Director: William Oldroyd
Stars: Florence Pugh, Cosmo Jarvis
4 (out of 5) Globes
She doesn’t want our pity. Her name is Katherine, and she’s the purchased bride of a loutish, 30-something, 19th century trust fund brat named Alexander (Paul Hilton). His ratfaced asshole of a dad (Christopher Fairbank) bought her to continue the wretched family line, but Alexander has no interest in her. Occasionally he’ll order Katherine to strip to her birthday suit, which she does. But once she’s starkers, he tends to either go to sleep or ’bate while ordering her to face the wall, which she also does.
But again, she doesn’t want our pity. As played by Florence Pugh, she’s the kind of victim who knows how to survive — used to the abuse but far from destroyed. Her face remains steely even during the worst humiliation. She retains her dignity by fighting back just enough that she doesn’t cross a line. It can be a sharpish word back or a defiant stare back — something that can’t get her accused of treason.
Still, when Katherine sees a way out, she seizes it. It starts with usurping control of the house while Alexander is away. Then she takes a lover: one of the more strapping members of the help (Cosmo Jarvis). Eventually, title be damned, “Lady Macbeth” turns less into Shakespeare than into a Victorian “The Postman Always Rings Twice,” complete with Katherine becoming a femme fatale in a corset, and eventually into something worse.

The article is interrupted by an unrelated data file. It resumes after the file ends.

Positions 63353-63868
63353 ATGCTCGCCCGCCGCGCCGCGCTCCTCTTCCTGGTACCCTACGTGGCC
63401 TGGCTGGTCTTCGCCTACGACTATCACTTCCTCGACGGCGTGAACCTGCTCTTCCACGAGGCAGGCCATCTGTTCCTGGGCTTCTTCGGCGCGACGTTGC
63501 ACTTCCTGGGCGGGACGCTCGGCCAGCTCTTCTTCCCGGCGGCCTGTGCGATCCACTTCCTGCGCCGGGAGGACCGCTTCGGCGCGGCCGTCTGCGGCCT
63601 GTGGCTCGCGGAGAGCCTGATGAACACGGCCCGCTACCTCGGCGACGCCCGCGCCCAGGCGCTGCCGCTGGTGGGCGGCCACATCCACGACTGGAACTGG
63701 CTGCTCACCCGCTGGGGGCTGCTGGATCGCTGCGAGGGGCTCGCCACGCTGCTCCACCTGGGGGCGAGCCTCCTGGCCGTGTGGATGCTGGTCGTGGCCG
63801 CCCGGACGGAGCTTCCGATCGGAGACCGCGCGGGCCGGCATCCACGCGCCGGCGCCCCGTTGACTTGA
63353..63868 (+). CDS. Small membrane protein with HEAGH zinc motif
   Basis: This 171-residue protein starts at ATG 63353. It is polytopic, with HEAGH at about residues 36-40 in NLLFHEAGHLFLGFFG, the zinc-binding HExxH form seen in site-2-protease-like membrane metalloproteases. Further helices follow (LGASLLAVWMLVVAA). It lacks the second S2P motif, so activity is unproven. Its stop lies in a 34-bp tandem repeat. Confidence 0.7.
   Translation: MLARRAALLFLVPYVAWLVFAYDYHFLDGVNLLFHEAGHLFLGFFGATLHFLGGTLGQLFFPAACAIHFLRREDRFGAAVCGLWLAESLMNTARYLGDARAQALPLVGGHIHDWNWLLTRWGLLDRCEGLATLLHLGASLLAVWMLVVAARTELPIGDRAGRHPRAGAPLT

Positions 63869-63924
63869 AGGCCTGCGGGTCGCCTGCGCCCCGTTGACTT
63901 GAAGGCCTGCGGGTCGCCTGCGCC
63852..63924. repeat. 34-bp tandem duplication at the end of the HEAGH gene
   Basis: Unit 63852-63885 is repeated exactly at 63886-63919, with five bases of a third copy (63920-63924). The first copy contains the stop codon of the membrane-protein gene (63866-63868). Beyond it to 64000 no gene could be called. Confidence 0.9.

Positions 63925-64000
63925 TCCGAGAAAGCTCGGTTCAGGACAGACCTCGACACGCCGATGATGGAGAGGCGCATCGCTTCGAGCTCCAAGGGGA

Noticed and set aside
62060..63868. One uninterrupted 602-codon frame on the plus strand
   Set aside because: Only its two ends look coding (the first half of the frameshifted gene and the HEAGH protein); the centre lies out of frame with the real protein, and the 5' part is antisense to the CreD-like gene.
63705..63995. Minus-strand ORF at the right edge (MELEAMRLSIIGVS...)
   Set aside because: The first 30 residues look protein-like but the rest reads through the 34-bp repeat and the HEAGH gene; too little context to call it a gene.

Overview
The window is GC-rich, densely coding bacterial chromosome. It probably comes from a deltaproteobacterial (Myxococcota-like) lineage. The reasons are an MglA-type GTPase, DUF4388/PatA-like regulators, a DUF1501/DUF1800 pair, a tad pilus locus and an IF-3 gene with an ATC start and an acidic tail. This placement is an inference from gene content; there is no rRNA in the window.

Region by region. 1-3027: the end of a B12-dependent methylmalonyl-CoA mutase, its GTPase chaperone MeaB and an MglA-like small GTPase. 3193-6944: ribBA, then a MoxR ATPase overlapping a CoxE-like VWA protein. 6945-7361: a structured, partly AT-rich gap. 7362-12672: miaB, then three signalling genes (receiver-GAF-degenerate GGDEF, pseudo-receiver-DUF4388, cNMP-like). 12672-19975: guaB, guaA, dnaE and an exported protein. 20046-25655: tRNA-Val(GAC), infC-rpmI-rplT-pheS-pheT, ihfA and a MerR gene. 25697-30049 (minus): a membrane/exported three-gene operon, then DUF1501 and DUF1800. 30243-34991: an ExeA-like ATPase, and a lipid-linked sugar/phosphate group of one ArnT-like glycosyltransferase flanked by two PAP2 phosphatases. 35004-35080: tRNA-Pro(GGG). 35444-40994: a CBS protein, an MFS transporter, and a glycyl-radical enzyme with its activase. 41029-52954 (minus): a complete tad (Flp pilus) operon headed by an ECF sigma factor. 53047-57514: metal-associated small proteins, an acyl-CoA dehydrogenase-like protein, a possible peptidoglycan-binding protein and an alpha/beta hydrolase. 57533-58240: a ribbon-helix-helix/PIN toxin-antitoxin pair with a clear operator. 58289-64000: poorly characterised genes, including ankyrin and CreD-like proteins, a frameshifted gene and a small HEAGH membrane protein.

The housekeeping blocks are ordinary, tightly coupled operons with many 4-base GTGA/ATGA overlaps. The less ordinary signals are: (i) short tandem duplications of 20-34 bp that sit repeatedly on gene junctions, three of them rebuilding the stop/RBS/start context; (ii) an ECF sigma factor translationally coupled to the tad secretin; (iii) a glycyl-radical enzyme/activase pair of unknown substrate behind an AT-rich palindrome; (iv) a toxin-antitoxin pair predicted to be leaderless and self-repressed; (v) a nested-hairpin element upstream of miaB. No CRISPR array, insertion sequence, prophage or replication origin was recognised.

Focused, precise and pitiless, just like its hero, William Oldroyd’s “Lady Macbeth” may be sold as a renegade period piece crossed with a feminist tract. But it’s really neither. It’s a film about power. Loosely drawn from Nikolai Leskov’s “Lady Macbeth of the Mtsensk District,” it methodically paints a bleak picture of the gender and class wars.
It starts off with Katherine as our hero, literally fighting the man. Even early on, though, we can see little signs that the system has already won, has already corrupted everyone from top to bottom. There’s a black maid, Anna (Naomi Ackie), who we can tell very mildly enjoys when she has to lord over Katherine, because that means she has control over someone. When Katherine takes over, she starts by treating Anna as an equal, but it doesn’t take her long to start acting like her superior, and happily so. Oppression is so strong that even its victims vie for a taste of power.
“Lady Macbeth” winds up closer to films like “Okja,” another pessimistic survey of a poisonous society, and “The Beguiled,” in which a macho man’s presence turns women against each other. Even the nicest characters in “Lady Macbeth” (and Katherine is definitely not one of them) are tainted in some way. Films like these — and “The Hateful Eight,” which is even more bleak-o-rama — remind us that inhumane systems flourish because they appeal to the worst in our natures. In “Lady Macbeth,” the only relief from the cold march of doom comes in the form of .gif-able cat cutaways — the kind of unexpected touch that betrays a filmmaker who knows what he’s doing.
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